How about Sodium Bisulfate as a replacement for sufuric acid? This is listed sometimes as a possibility, is there
anyone who has tried this? Handling would be much easier than the concentrated sulfuric acid, and it is
obtained much easier as well.

Haven't tried Dichromate nor Permanganate so far, so I can't speak for any advantages or disadvantages what
concerns the results... but I'd strongly suggest against using the Dichromate... this is REALLY nasty stuff! Very
hard to obtain (and rightfully so). This will cause bad ulcers when in contact with wounds (even very small ones,
which you usually have somewhere without noticing...), and the dust is carcinogenic when breathed in (can
happen quite easily, in small amounts...). So be careful when using it!

Greetings,
Marc
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#11 Robert Houllahan

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Posted 27 August 2007 - 01:41 PM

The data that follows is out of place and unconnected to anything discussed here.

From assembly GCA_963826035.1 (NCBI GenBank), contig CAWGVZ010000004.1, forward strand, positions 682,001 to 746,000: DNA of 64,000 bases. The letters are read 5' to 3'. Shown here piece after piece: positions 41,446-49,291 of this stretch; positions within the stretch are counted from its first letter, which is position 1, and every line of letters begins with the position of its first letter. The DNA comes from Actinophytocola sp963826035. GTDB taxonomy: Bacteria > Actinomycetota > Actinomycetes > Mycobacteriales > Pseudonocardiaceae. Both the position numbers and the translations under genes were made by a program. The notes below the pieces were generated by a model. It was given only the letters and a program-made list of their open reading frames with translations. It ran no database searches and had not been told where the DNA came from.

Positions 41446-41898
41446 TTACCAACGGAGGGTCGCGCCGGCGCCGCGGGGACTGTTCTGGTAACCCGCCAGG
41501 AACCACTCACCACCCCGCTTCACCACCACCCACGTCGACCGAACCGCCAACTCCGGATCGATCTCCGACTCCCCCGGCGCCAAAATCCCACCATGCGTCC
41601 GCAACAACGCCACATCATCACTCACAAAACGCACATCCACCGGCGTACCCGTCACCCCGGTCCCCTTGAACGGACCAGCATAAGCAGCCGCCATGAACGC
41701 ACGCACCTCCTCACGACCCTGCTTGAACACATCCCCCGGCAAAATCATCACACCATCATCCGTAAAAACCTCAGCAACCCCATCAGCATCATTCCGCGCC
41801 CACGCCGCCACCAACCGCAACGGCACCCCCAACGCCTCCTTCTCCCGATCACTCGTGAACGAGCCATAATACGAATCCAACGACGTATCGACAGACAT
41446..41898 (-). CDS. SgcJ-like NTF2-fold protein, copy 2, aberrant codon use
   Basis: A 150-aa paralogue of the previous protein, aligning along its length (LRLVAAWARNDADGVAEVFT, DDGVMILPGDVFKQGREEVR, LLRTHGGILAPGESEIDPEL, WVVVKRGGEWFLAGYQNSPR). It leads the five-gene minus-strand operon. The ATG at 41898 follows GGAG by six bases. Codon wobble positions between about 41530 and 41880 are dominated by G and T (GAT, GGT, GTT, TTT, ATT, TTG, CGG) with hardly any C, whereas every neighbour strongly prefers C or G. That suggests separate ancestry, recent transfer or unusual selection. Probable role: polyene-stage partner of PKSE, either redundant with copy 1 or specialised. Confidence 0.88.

Just went to the chemical room and looked at the Kodak cubes we get,

Part A and B are powder (part A is Sodium Tetraphospate which is basically Calgon used as a softener and chemical buffer) and Part B is the Potassium Permanganate you mix these in water and then add the Part C which is Sulphuric acid (45 to 50%) and that is how the kit comes from Kodak. Dichromate bleach does work better but it's environmentally messy, we can run almost 30K ft. in a 8 hour shift and we feel using Dichromate is irresponsible, the small amounts used for hand processing are easier to dispose of properly.


-Rob-
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#12 mark_baldry

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Posted 28 August 2007 - 07:24 AM

add the Part C which is Sulphuric acid (45 to 50%)


Rob - are you saying that 45-50% of the bleach solution is pure sulphuric acid? i.e. 500ml of 1000ml quantity of bleach. the solution i have bought is 98% - how much do i need to dilute it down to?

thanks

Edited by mark_baldry, 28 August 2007 - 07:26 AM.

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#13 Robert Houllahan

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Posted 28 August 2007 - 10:10 AM

Rob - are you saying that 45-50% of the bleach solution is pure sulphuric acid? i.e. 500ml of 1000ml quantity of bleach. the solution i have bought is 98% - how much do i need to dilute it down to?

thanks